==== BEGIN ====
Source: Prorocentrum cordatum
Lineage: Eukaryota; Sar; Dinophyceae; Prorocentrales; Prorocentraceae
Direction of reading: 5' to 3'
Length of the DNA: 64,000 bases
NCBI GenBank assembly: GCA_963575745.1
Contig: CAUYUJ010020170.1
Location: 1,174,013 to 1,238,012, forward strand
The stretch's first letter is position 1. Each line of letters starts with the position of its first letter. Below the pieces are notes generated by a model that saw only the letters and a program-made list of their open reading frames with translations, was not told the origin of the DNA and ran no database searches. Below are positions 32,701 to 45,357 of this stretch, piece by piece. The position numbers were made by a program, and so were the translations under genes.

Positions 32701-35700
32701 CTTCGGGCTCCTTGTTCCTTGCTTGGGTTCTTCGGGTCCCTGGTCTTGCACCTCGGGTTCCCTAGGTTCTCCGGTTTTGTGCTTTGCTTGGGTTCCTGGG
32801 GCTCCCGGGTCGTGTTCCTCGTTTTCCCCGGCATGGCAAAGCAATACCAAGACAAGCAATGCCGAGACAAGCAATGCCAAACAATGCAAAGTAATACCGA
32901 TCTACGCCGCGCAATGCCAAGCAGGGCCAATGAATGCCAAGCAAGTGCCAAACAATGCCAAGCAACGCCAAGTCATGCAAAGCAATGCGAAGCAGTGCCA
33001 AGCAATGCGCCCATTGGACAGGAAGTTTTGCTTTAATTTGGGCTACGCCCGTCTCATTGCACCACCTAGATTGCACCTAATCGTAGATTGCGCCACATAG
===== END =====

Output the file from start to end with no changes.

Source: Prorocentrum cordatum
Lineage: Eukaryota; Sar; Dinophyceae; Prorocentrales; Prorocentraceae
Direction of reading: 5' to 3'
Length of the DNA: 64,000 bases
NCBI GenBank assembly: GCA_963575745.1
Contig: CAUYUJ010020170.1
Location: 1,174,013 to 1,238,012, forward strand
The stretch's first letter is position 1. Each line of letters starts with the position of its first letter. Below the pieces are notes generated by a model that saw only the letters and a program-made list of their open reading frames with translations, was not told the origin of the DNA and ran no database searches. Below are positions 32,701 to 45,357 of this stretch, piece by piece. The position numbers were made by a program, and so were the translations under genes.

Positions 32701-35700
32701 CTTCGGGCTCCTTGTTCCTTGCTTGGGTTCTTCGGGTCCCTGGTCTTGCACCTCGGGTTCCCTAGGTTCTCCGGTTTTGTGCTTTGCTTGGGTTCCTGGG
32801 GCTCCCGGGTCGTGTTCCTCGTTTTCCCCGGCATGGCAAAGCAATACCAAGACAAGCAATGCCGAGACAAGCAATGCCAAACAATGCAAAGTAATACCGA
32901 TCTACGCCGCGCAATGCCAAGCAGGGCCAATGAATGCCAAGCAAGTGCCAAACAATGCCAAGCAACGCCAAGTCATGCAAAGCAATGCGAAGCAGTGCCA
33001 AGCAATGCGCCCATTGGACAGGAAGTTTTGCTTTAATTTGGGCTACGCCCGTCTCATTGCACCACCTAGATTGCACCTAATCGTAGATTGCGCCACATAG